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Google Says It Won't Snoop Your Inbox Anymore For Targeted GMail Ads

Google Says It Won't Snoop Your Inbox Anymore For Targeted GMail Ads

A Google statement said Gmail users would still see "personalized" ads and marketing messages but these would be based on other data, which may include search queries or browsing habits.

In a surprise announcement, the search giant today declares its intention to end the long-standing policy.

And, according to Greene, G Suite's Gmail is not used as input for ad personalization and Google simply made a decision to follow suit with its free consumer Gmail service.

While Google does it only for personal Gmail accounts, and not for corporate Gmail accounts, there are a number of corporate users who are afraid that their data is at risk.

Google, however, said that the move is aimed at bringing "Gmail ads in line with how we personalize ads for other Google products". The company also previously allowed users to opt out of targeted ads based on data via the same page.

It's interesting that Google Cloud was able to affect a change in the way Gmail ads are handled.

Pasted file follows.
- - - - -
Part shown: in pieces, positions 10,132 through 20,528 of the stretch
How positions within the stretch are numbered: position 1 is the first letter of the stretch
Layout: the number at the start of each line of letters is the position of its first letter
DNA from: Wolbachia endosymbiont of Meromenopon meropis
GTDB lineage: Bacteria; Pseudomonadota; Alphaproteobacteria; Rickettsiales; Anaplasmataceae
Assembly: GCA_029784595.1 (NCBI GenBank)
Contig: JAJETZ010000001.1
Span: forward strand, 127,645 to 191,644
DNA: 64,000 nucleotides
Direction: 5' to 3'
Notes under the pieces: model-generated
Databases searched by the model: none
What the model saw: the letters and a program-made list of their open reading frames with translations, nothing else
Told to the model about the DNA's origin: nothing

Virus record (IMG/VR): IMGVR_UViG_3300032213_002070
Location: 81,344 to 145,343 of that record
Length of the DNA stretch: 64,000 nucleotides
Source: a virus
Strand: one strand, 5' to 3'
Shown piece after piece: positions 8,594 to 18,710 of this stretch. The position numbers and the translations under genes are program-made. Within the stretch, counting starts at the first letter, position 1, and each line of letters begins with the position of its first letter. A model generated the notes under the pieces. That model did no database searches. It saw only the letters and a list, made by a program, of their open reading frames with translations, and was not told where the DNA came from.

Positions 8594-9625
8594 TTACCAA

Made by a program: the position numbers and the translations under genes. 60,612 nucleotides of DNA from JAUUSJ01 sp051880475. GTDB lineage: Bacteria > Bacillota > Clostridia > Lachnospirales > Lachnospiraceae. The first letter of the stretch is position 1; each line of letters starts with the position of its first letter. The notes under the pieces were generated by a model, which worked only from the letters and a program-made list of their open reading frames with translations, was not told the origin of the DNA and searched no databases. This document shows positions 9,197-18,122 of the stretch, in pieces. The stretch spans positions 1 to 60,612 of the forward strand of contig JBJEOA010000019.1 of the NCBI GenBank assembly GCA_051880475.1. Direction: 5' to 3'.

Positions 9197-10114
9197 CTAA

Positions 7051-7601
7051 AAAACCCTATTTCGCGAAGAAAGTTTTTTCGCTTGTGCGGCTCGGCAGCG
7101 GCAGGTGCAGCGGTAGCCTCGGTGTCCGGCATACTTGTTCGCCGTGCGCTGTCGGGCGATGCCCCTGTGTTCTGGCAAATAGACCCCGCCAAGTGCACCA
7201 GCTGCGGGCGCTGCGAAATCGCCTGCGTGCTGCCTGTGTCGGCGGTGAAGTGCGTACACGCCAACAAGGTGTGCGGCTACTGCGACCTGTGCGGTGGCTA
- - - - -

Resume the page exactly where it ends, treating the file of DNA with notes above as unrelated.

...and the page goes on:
In Google's quest to be the most dominant tech company, it leverages private Gmail information to get ahead of the game.

Google's tendency to scan users' emails isn't new; the company has come under fire for the practice several times.

You can expect Google to stop scanning your emails for advertising purposes later this year.

Google says it's changing course so its free Gmail service operates more like the subscription version that it has sold to more than 3 million companies. "G Suite will continue to bead-freee".

Google yesterday said that it will stop scanning Gmail messages for targeted ads.

The makers of Gmail didn't miss an opportunity to tout the security protection and features that they offer to the 1.2 billion people on the planet with a registered address on the service. Google also has for some time automatically scanned emails for links to potentially fraudulent sites, as well as to filter out spam.

Currently, Google scans Gmail users' email for information that can be used to target them with particular ads.

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